Fire originating with the explosion of a gasoline stove in the restaurant at Courtland, Sunday morning, caused a loss of two buildings valued at $2,500 and contents of the restaurant and residence valued at approximately $700 were also completely destroyed. The buildings were covered with endurance it is understood.


News of the fire reached New Ulm shortly after 8:00 am Sunday morning when a call came for the New Ulm Fire Department. Chief Fred Pfaender was out of town and Assistant Chief Alfred Schroeck secured permission of Mayor Emil Mueller to assist residents of the neighboring village. The local department arrived in the nick of time. It was too late to do anything to save the residence or restaurant building, but other structures were saved from destruction.


Courtland has large cistern that is used for fire protection. The Nicollet fire department also responded to the call for help and was at work when the New Ulm department arrived. The local fire ladies laid 1,000 feet of hose and within a very short time had a one-inch stream of water spraying on the fire. With the use of the pumper it was possible to protect the Charles Block dry goods store, which was in danger of catching fire, and other building in close proximity.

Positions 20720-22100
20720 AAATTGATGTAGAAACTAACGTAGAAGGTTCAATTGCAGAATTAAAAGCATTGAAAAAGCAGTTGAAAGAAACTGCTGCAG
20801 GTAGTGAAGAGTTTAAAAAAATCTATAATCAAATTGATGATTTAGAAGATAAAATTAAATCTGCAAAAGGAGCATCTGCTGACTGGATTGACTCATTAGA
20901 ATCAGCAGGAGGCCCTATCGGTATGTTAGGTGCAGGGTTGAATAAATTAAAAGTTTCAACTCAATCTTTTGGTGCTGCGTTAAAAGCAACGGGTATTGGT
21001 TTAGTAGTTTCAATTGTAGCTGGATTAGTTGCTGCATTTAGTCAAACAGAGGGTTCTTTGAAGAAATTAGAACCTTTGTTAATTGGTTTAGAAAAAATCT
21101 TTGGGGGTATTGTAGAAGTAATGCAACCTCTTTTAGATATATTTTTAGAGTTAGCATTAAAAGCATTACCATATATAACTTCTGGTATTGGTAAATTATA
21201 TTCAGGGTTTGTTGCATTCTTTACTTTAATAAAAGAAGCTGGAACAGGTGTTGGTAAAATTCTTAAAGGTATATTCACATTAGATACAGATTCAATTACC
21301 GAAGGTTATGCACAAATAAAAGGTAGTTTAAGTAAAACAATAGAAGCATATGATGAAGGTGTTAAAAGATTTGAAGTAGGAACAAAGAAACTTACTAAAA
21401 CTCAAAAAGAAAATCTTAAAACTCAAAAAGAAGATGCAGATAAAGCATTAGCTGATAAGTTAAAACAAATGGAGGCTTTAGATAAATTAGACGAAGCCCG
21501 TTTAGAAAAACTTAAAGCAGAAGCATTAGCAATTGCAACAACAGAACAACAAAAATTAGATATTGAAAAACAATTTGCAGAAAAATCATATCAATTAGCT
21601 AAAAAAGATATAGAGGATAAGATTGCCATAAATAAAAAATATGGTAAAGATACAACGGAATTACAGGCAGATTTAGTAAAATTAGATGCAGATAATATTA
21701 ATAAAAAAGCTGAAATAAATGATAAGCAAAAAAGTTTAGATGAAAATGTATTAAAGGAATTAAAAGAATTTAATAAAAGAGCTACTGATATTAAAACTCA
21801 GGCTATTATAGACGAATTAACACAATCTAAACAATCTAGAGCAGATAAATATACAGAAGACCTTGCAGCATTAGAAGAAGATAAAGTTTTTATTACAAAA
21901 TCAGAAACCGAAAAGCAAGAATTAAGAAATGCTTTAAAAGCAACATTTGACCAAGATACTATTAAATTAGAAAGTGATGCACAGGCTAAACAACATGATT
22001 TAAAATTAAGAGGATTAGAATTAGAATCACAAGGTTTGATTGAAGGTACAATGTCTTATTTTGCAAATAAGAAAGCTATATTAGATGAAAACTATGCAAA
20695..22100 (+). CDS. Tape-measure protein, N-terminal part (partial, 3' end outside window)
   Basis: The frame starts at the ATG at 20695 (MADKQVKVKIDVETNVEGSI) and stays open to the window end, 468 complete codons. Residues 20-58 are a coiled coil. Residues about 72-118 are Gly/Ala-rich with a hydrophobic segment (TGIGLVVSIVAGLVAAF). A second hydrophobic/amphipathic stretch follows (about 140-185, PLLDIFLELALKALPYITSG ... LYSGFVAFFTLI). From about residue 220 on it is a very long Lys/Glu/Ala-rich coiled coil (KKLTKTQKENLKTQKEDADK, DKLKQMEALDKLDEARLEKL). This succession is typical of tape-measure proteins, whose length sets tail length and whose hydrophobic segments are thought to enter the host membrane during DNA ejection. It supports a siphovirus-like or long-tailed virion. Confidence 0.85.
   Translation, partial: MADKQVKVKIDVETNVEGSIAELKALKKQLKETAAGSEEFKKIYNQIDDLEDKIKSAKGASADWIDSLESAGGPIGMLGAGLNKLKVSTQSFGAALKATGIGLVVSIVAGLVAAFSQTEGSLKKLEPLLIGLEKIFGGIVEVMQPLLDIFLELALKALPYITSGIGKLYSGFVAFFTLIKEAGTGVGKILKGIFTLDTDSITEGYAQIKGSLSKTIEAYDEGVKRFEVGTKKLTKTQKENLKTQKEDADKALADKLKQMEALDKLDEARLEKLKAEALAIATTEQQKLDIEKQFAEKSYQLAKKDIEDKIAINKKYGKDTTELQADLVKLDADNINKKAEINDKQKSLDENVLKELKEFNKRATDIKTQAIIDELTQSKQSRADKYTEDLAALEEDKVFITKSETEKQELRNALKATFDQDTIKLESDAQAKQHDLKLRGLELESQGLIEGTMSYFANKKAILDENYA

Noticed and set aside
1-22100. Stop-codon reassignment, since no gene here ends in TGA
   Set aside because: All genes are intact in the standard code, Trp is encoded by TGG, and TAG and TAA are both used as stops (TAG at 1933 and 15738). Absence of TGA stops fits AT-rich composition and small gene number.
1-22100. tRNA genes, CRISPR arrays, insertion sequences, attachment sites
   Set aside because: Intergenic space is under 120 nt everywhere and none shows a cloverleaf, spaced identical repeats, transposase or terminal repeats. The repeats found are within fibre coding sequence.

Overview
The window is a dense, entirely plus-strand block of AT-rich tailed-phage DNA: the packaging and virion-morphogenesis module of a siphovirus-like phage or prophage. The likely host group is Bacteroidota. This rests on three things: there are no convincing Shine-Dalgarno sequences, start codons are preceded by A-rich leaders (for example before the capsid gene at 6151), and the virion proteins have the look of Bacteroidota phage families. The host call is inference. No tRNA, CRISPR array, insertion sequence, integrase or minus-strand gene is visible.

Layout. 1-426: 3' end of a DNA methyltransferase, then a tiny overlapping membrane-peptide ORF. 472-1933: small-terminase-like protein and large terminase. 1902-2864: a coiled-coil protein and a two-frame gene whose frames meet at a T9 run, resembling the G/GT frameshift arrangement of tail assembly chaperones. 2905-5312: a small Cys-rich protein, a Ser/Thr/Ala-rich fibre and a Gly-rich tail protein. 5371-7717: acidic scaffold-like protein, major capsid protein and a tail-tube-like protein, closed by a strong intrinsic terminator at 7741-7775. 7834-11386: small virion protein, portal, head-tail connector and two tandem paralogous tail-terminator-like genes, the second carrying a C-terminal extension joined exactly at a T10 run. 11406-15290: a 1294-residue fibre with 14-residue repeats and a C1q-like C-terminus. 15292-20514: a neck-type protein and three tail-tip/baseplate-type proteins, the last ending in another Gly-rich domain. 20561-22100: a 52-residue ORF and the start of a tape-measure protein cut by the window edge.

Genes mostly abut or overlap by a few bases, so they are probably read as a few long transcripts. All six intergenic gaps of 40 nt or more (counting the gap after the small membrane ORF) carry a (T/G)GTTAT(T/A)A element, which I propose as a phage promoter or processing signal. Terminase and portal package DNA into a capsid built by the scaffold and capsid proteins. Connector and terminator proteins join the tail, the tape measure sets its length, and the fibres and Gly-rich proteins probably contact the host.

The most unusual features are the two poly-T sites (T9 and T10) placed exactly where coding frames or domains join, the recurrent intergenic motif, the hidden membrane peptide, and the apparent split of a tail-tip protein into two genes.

Fred Ginkel, Sr. owned the residence and restaurant building, who with his family occupied the house. Zieske & Palmquist operated the restaurant. Both buildings and their contents were a total loss. It is not known whether Mr. Ginkel intends to rebuild or not.


 Mayors of the City of Courtland and the year they took office:


J. H. Doty 1893

Henry Schlottmann 1895

J. H. Doty (won by lot) 1896

Henry Schlottmann 1903

J. H. Doty 1904

W. A. Gerboth 1907

H. H. Drill 1907

G. W. Schlottmann 1908

Herman Poehler (won by lot) 1910

E. C. Etter 1911